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What Is a Balance Sheet Analysis?

Shipping and delivery costs for each year are compared in a balance sheet analysis.
A balance sheet analysis is a process in which an accountant or a business leader would study profits and expenses to determine ways to conduct business more efficiently.
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  • Written By: Keith Koons
  • Edited By: Lauren Fritsky
  • Last Modified Date: 19 November 2014
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A balance sheet analysis is a process in which an accountant or a business leader would study profits and expenses to determine ways to conduct business more efficiently. This person would look for things like wasted spending, sudden spikes in cost, sluggish sales, or possibly even the misuse of funds. While a profit and loss sheet normally has general summaries of each category, a balance sheet analysis is typically much more specific. Each and every transaction is carefully studied during this process, and the resulting information is used to make business decisions that would improve an aspect the company.

Usually, a balance sheet analysis begins with the gathering of corporate documents. Even though a ledger shows each business transaction with a description of the services rendered, most financial experts will want unrestricted access to invoices in order to have a clear picture of the overall business. Once these documents are gathered, it is then possible to understand why certain financial decisions were made.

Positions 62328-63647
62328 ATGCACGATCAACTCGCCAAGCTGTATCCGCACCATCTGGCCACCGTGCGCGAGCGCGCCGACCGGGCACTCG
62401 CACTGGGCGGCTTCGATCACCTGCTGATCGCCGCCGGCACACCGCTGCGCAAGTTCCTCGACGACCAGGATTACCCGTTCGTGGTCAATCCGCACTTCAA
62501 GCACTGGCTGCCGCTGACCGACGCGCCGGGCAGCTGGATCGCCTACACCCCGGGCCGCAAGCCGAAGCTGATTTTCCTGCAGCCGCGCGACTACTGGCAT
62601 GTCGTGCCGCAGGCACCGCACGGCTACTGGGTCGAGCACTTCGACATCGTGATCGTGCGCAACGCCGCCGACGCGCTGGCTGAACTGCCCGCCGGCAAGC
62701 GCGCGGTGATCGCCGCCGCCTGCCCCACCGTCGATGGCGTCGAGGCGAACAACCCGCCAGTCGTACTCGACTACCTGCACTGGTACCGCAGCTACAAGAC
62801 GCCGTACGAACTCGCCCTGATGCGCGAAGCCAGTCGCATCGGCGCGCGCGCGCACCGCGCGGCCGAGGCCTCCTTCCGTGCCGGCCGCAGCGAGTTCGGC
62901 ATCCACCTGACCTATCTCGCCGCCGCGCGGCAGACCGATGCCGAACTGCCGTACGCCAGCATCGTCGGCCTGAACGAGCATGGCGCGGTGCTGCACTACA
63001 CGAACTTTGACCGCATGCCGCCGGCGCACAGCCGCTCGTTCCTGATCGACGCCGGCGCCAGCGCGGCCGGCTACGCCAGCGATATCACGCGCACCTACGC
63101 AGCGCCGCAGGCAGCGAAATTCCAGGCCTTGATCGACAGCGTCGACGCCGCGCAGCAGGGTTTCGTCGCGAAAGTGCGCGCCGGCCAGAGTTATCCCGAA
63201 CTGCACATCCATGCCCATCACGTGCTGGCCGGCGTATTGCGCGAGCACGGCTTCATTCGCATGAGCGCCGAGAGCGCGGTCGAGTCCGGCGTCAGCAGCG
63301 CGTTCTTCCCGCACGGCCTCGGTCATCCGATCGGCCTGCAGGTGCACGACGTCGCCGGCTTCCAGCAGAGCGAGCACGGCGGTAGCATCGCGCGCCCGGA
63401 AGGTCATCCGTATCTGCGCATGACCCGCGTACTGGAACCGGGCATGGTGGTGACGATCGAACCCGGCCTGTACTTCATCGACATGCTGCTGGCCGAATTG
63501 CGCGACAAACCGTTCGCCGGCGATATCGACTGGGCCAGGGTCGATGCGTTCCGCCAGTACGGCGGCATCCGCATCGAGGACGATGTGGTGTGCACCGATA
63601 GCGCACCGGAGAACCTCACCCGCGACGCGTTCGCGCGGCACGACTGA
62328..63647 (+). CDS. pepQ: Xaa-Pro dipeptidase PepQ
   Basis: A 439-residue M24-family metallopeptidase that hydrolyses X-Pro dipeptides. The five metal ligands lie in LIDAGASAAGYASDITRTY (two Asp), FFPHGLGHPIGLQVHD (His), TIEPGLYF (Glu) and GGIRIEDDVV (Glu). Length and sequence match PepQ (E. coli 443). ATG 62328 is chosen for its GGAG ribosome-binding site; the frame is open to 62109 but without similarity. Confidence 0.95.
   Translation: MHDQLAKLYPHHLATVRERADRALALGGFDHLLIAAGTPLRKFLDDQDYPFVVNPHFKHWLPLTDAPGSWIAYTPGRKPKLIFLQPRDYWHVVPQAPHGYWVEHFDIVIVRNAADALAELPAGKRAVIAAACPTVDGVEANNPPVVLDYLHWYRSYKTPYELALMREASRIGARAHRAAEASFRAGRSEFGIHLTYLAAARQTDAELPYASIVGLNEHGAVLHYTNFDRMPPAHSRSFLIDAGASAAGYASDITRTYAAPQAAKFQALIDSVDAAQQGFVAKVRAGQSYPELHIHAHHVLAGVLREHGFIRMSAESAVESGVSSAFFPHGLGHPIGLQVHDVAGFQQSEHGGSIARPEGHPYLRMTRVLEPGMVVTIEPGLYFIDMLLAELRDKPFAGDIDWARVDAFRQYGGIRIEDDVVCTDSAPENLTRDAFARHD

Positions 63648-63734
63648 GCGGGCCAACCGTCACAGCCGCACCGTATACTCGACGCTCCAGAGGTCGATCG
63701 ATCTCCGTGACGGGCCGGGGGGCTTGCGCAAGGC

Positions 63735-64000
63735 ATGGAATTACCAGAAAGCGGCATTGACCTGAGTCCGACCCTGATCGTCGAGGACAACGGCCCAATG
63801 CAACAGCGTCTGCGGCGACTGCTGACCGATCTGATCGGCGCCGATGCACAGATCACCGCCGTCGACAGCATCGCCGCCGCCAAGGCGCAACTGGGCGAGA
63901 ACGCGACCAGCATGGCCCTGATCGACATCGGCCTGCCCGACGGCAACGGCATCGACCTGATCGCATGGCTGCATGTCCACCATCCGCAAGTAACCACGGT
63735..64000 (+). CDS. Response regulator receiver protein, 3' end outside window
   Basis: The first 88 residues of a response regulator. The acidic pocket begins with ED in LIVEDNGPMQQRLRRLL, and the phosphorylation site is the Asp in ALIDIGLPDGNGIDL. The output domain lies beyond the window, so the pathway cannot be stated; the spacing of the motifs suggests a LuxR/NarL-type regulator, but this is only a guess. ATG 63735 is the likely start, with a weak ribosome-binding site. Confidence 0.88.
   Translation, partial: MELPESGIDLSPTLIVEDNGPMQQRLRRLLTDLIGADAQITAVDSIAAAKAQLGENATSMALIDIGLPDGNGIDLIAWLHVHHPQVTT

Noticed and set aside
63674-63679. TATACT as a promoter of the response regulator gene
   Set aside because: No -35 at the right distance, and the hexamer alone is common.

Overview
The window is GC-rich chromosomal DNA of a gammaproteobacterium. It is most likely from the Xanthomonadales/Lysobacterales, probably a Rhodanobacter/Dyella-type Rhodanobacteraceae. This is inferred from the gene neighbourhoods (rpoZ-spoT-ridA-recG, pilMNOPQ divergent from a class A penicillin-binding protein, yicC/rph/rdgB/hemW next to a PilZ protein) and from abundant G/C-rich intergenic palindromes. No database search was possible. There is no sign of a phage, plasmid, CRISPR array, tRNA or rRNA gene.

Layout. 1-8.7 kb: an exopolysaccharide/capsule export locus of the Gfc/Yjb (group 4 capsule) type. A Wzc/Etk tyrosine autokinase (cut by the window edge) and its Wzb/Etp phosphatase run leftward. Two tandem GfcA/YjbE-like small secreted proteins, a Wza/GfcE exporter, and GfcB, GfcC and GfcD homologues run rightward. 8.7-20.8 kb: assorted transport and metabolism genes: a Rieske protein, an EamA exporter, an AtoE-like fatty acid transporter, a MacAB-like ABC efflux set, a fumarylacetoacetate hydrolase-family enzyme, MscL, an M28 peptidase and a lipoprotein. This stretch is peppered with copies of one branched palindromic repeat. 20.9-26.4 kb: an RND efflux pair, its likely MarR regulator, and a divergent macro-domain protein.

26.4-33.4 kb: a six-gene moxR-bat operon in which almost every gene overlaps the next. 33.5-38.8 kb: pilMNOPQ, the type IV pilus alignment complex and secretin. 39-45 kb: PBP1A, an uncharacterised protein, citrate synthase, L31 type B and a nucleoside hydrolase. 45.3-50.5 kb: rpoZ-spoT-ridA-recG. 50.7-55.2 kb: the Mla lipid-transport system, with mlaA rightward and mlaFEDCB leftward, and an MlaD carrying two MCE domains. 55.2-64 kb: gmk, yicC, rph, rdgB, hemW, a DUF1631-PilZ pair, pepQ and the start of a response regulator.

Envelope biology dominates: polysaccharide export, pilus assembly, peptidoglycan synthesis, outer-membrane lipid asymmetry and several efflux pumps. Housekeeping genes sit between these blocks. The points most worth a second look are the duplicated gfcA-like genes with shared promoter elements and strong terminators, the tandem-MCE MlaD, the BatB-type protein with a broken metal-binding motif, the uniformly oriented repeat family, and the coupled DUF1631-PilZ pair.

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This process is normally broken down into several separate steps. Items like sales, labor costs, inventory, and deposits are each reviewed individually in order to locate any discrepancies within the official ledger. When potential problems are located, the accountant would flag the entry for further review once the other entries are inspected. The next step would be to verify any discrepancies by physically locating the source of the problem. By conducting a balance sheet analysis in this manner, companies are often able to spot smaller issues before they become substantial problems.

The balance sheet analysis process is also used to compare previous fiscal dates in order to judge the company's overall productivity. For example, an accountant may notice that the business's shipping and delivery costs have risen well above the price of inflation. Once the company is armed with this information, the problem can be evaluated and corrected before serious losses occur. This is why a business sheet analysis is normally completed on a monthly basis.

Another use for a balance sheet analysis is when a company is being evaluated for investment purposes or loans. Banking institutions conduct this process to determine if a company has the financial assets to repay debt in an efficient manner. Many investors would also complete a similar process before buying stocks or considering any type of buyout. By gaining a more in-depth picture of a company's finances, many outside sources like tax agencies or charitable groups can estimate the net worth of a business as well.

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